That face when your prime suspect is allowed to stab herself to death.

From her confession to the police and SPECIAL GUEST STAR ANGIE HARMON BECAUSE WE HAVEN’T HIRED AN ADA ACTOR YET it’s clear Marta—that’s the surviving killer—suffers from deep-seated trauma that seeing Tanzic brought to the fore and thus she can’t be considered fully culpable for her actions. Angie Harmon doesn’t want to go to trial so she’s willing to go Man 2, which will translate to a year and a half in a psychiatric hospital. Cragen calls Benson and Stabler into his office and chews them out, tearing apart their shoddy policework and poking holes in Marta’s version of the crime. Olivia defiantly states “I think we did the one thing that’s going to allow me to sleep tonight”, to which Cragen warns “you just used your ‘get out of jail free’ card on this case, Olivia. There’s only one in the pack”. I would argue, based on the series, there’s about 50 or 60 cards to that pack. I love him, but Dann Florek’s threats carry less weight than Barney Fife’s.


We’re all stars at the Republican Smoke Show

This is one of the few scripts across the entirety of the franchise to solely bear Dick Wolf’s name, and from this we can begin to unravel the enigma of the man. For this pilot he ripped the biggest headline of all, war in Europe, and made it the basis of the sex crime. I actually have a copy of some draft of the pilot script (12th or 13th revision I think). There aren’t a whole lot of differences, but I thought I would share with you a few tidbits of trivia and some moments that didn’t make the cut. Instead of opening on a rainy night, we open with Benson in bed, receiving a call to get down to a crime scene.


What the hell is with the Triscuits and peanut butter shit? Was Dick trying for a scene akin to the one in Cobra where Stallone uses a scissors to cut some pizza? The namedrop of Sheryl Crowe is odd as well. It seems completely out of place with the rest of the show; I suppose he was going for some evocative eroticism, really use Mariska Hargitay like the object that she is.

Then there’s this charged exchange:


Like, I don’t know how else you interpret that other than Benson and Stabler are having an affair. This whole opener is excised from the actual episode, so maybe at some point somebody said to Dick “hey, we should chart Stabler’s marriage falling apart, rather than already have it in disarray cause he’s fucking Jayne Mansfield’s kid”. Whatever the intent with this ‘banter’, the tone doesn’t fit the rest of the script at all, so it again makes sense it didn’t make the final episode.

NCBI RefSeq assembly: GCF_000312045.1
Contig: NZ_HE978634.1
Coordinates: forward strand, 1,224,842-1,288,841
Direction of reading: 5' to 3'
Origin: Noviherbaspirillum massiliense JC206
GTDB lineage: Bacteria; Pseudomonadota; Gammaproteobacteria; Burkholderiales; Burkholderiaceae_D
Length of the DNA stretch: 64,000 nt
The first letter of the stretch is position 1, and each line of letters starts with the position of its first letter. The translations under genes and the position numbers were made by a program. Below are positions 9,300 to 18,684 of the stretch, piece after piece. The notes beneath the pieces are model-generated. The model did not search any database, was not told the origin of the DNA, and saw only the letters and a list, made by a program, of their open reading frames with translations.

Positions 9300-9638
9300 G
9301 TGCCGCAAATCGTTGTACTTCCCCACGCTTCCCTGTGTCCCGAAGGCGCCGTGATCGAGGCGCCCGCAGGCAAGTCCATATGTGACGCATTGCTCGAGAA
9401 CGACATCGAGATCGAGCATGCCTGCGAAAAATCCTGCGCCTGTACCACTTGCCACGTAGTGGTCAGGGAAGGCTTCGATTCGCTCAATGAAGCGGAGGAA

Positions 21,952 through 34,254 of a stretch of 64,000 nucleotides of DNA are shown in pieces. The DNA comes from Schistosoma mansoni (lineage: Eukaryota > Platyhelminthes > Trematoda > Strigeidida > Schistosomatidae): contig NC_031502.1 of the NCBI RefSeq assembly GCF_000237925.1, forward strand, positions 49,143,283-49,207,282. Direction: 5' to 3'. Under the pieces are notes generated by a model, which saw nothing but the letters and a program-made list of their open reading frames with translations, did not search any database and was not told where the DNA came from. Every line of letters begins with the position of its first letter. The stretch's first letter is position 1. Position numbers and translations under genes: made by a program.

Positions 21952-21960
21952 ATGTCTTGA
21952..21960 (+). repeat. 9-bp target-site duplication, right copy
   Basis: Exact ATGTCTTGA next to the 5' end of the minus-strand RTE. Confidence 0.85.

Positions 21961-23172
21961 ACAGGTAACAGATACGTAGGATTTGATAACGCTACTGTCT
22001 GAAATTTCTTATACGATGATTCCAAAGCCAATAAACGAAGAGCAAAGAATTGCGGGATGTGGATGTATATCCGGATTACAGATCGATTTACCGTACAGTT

I’m guessing this one was lost because they already had enough scenes establishing just how stupid Brian Cassidy is:


The only other thing I can remember is the script says Stabler has three kids, all girls, whereas the filmed pilot changes it to “four children”. For whatever reason Dick Wolf decided giving Stabler a son provided more storytelling avenues. Not sure about that one, cause it takes him like 10 seasons to get a spotlight show. So there you have it: “Payback” script vs. screen.

Needless to say, this hour of television is nearly unrecognizable when compared to both the platonic ideal of SVU and SVU in its Season 24 form. I suppose the question is, would the show have gone on to such success if it kept this tone, or was a radical realignment necessary? It’s difficult to say without a broader context, by which I mean more episodes of Season 1 to judge. But if I went solely on this, I would be surprised if it outlasted the original, much less started breaking records. One thing that’s undeniable is the chemistry between the two leads. They had it down pat from the beginning. Say what you like about Dick Wolf—that he’s a hack who produces in bulk puerile copaganda—but he struck upon a goldmine when he created SVU and decided the female lead hated rape, like really hated it, whereas the male despised pedophilia. If anything, Wolf should’ve gone further and given specific dislikes to the supporting players. Dean Winters hates frottage, Munch wants to abolish foot stuff, Cragen is renowned for cuffing the majority of inflation perps, etc.


Yeah, don’t get Dick Wolf started on what he thinks really happened in former Yugoslavia in the 90s.

Thank you for reading this long, rambling look at the humble beginnings of Law & Order: Special Victims Unit. I have a few candidates for #51 of this series, but let it be said none of them are as jarring as “Payback”. We’ll be back to the classics in no time. That means one thing and one thing only: Ice-T and his ponytail, baby! Maybe that’s when it all fell into place. It needed a “Cop Killer” to be a cop to flourish.